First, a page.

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anonymous
 3 years ago
what is the period for the fourier expansion of
f(t) = { 5, 0<= t <= 2; 0, 2<t<4}
anonymous
 3 years ago
what is the period for the fourier expansion of f(t) = { 5, 0<= t <= 2; 0, 2<t<4}

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anonymous
 3 years ago
Best ResponseYou've already chosen the best response.0because normally the question i'd encountered has the same interval, eg 2<t<0; 0<t<2 etc.

TuringTest
 3 years ago
Best ResponseYou've already chosen the best response.0maybe we can do a shift of the function by substituting u=t2

experimentX
 3 years ago
Best ResponseYou've already chosen the best response.0dw:1343832213995:dw this can be transformed into regular Heaviside function

TuringTest
 3 years ago
Best ResponseYou've already chosen the best response.0you mean\[f(t)=5(1u_2(t))\]?

TuringTest
 3 years ago
Best ResponseYou've already chosen the best response.0but that doesn't fix the intervals, which I do think need to be symmetric

experimentX
 3 years ago
Best ResponseYou've already chosen the best response.0sorry ... (t  2)/2

experimentX
 3 years ago
Best ResponseYou've already chosen the best response.0dw:1343833073250:dw

experimentX
 3 years ago
Best ResponseYou've already chosen the best response.0the Fourier expansion of left is given by http://mathworld.wolfram.com/FourierSeriesSquareWave.html

experimentX
 3 years ago
Best ResponseYou've already chosen the best response.0dw:1343833287038:dw

TuringTest
 3 years ago
Best ResponseYou've already chosen the best response.0I still don't see why you need the /2 part

experimentX
 3 years ago
Best ResponseYou've already chosen the best response.0that will make the interval of dw:1343833578897:dw

experimentX
 3 years ago
Best ResponseYou've already chosen the best response.0however that was not necessary ... i guess

TuringTest
 3 years ago
Best ResponseYou've already chosen the best response.0but why does it have to be from 1 to 1? can't it just be symmetric?

experimentX
 3 years ago
Best ResponseYou've already chosen the best response.0i guess yes i can be ... i thought unit would make easier.

TuringTest
 3 years ago
Best ResponseYou've already chosen the best response.0I just did \(x=t2\)\[A_0=\frac1{2(2)}\int_{2}^2f(x)dx=\frac14\int_{2}^05dx=\frac52\]

experimentX
 3 years ago
Best ResponseYou've already chosen the best response.0dw:1343833717021:dw

experimentX
 3 years ago
Best ResponseYou've already chosen the best response.0dw:1343833858118:dw

TuringTest
 3 years ago
Best ResponseYou've already chosen the best response.0\[A_n=\frac12\int_{2}^2f(x)\cos\left({n\pi x\over2}\right)dx=\frac52\int_{2}^0\cos\left({n\pi x\over2}\right)dx=\frac5{n\pi}\sin(n\pi)\]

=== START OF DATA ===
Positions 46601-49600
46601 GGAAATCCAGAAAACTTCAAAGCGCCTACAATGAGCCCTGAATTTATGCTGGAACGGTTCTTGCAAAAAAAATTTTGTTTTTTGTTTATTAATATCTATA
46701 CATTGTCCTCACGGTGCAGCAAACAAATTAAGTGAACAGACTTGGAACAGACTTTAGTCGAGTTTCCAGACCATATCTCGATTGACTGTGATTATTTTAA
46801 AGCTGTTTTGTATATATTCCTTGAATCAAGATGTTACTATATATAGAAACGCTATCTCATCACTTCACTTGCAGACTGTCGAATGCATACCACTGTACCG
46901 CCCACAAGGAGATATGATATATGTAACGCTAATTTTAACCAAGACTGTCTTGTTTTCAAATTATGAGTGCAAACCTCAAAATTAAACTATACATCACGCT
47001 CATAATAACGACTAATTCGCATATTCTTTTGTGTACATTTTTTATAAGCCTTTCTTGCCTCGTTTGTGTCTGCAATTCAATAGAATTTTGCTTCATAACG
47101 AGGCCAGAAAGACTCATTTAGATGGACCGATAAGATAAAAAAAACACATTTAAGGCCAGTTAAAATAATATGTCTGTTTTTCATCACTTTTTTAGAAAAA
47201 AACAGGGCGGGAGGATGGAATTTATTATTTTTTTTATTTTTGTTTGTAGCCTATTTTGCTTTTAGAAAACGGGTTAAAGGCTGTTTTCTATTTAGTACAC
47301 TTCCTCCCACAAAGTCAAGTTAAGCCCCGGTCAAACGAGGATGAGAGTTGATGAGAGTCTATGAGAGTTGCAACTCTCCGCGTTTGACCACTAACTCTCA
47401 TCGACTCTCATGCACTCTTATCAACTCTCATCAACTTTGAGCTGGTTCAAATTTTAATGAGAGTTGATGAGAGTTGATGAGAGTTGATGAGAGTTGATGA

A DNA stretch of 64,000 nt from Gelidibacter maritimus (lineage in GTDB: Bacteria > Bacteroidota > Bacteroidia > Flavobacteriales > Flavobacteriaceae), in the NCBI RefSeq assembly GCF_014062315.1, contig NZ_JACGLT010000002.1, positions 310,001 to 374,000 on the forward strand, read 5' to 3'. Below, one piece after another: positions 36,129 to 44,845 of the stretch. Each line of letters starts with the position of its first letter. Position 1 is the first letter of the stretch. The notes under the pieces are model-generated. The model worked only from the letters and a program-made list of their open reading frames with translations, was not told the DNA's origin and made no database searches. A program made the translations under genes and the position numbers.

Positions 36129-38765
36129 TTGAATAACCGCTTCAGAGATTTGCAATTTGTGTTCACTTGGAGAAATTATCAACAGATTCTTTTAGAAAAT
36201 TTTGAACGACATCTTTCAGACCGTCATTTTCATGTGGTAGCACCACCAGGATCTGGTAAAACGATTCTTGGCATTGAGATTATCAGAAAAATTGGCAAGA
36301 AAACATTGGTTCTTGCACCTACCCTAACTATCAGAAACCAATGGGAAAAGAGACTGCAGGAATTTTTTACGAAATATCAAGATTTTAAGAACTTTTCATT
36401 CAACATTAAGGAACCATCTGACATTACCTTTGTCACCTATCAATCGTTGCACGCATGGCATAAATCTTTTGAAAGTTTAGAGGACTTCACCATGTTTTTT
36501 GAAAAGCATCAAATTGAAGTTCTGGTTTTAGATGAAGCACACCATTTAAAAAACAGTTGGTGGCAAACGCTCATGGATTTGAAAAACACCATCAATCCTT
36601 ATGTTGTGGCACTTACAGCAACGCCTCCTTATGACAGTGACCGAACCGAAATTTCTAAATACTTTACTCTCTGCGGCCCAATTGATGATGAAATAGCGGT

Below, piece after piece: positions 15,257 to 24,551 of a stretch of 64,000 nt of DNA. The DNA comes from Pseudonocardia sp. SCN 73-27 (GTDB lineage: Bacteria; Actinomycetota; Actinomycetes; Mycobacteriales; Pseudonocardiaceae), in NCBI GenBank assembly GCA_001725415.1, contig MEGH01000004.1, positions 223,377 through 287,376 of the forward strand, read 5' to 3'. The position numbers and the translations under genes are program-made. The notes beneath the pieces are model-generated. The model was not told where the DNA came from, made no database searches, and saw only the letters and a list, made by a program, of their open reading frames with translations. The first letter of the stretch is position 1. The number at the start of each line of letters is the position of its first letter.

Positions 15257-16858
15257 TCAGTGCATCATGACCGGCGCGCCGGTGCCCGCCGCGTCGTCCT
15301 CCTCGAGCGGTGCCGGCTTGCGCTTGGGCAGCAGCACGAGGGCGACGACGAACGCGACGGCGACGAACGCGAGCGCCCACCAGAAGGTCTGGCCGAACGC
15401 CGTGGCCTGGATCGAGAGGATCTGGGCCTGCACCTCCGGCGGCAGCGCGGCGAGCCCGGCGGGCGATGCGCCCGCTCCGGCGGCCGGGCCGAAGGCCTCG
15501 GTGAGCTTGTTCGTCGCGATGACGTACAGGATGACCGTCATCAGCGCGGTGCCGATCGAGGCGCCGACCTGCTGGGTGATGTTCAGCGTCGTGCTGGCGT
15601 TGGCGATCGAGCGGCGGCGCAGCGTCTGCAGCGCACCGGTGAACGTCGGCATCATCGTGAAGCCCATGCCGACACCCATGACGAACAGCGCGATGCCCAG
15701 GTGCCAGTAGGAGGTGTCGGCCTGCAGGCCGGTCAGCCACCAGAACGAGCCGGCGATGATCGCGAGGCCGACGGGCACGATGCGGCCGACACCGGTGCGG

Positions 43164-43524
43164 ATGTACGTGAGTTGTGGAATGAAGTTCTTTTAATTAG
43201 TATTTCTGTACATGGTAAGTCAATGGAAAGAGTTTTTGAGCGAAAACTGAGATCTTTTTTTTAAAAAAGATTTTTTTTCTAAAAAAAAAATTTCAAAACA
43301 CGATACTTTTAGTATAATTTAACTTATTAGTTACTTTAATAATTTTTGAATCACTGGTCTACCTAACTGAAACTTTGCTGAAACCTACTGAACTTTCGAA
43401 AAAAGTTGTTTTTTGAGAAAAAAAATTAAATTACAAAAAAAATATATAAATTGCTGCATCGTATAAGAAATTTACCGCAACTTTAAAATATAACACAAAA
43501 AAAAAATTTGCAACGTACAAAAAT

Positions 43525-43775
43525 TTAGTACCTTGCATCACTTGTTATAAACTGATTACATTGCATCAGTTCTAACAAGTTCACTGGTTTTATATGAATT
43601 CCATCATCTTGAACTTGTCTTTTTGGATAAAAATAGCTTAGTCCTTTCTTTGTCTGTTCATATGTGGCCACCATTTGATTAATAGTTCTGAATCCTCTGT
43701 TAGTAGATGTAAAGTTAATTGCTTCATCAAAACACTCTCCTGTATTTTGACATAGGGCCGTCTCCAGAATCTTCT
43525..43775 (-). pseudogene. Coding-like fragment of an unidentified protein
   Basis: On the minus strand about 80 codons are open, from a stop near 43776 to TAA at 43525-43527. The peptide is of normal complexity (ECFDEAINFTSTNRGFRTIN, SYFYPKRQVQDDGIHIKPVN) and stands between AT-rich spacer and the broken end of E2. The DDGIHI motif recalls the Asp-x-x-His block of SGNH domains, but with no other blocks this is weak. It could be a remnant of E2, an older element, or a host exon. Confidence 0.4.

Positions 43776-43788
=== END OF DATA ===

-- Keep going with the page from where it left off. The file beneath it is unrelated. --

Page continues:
TuringTest
 3 years ago
Best ResponseYou've already chosen the best response.0\[B_n=\frac52\int_{2}^0\sin\left(n\pi x\over2\right)dx=\frac5{n\pi}\left(\cos(n\pi)1\right)\]

TuringTest
 3 years ago
Best ResponseYou've already chosen the best response.0but now this formula will be for f(x)=f(t2) so I guess this is wrong oh well, been a while since I've done fourier series

anonymous
 3 years ago
Best ResponseYou've already chosen the best response.0If your question is about the period of the function...(piecewise continuous ) then the answer will be , normally ,"4",...because ! a periodic function is entirely defined by its restriction "to one period"... Usually, that's what we do for fourier expansion's exercises !

experimentX
 3 years ago
Best ResponseYou've already chosen the best response.0doesn't anyone know how to plug this into wolf?

anonymous
 3 years ago
Best ResponseYou've already chosen the best response.0so , because "giving answers" is not allowed ! I'll let you do the calculation by yourself ! \[a_n=\frac{2}{4}\int\limits_{0}^{4}f(t)\cos(n \frac{2 \pi}{4}t)dt\] \[b_n=\frac{2}{4}\int\limits_{0}^{4}f(t)\sin(n \frac{2 \pi}{4}t)dt \] To calculate these integrals just "split them" \[\int\limits_{0}^{2}+\int\limits_{2}^{4}\]

experimentX
 3 years ago
Best ResponseYou've already chosen the best response.0Plot[5/2 + 5*4/(2*Pi)*Sum[Sin[(2 n + 1)*Pi*(x)/2]/(2 n + 1), {n, 0, 10}], {x , 0, 10}]

experimentX
 3 years ago
Best ResponseYou've already chosen the best response.0dw:1343836422904:dw the example at wolframmathworld was for 0 to 2L

anonymous
 3 years ago
Best ResponseYou've already chosen the best response.0owh so for the expansion it doesnt necessary to be symmetrical? because the formula i'd received in the notes is from L to L, where L is period/2.. thats the only question im wondering about. if it can be nonsymmetrical then everythings is ok already.

experimentX
 3 years ago
Best ResponseYou've already chosen the best response.0if it's symmetric then the calculation is easier ... for eg. if the function is odd ... then you don't have to calculate a_0 and a_n if it's even then you don't have to calculate b_n

experimentX
 3 years ago
Best ResponseYou've already chosen the best response.0the fastest way to get Fourier series is to reduce the function into some known odd or even function ... it would help you to skip lot's of unnecessary steps.
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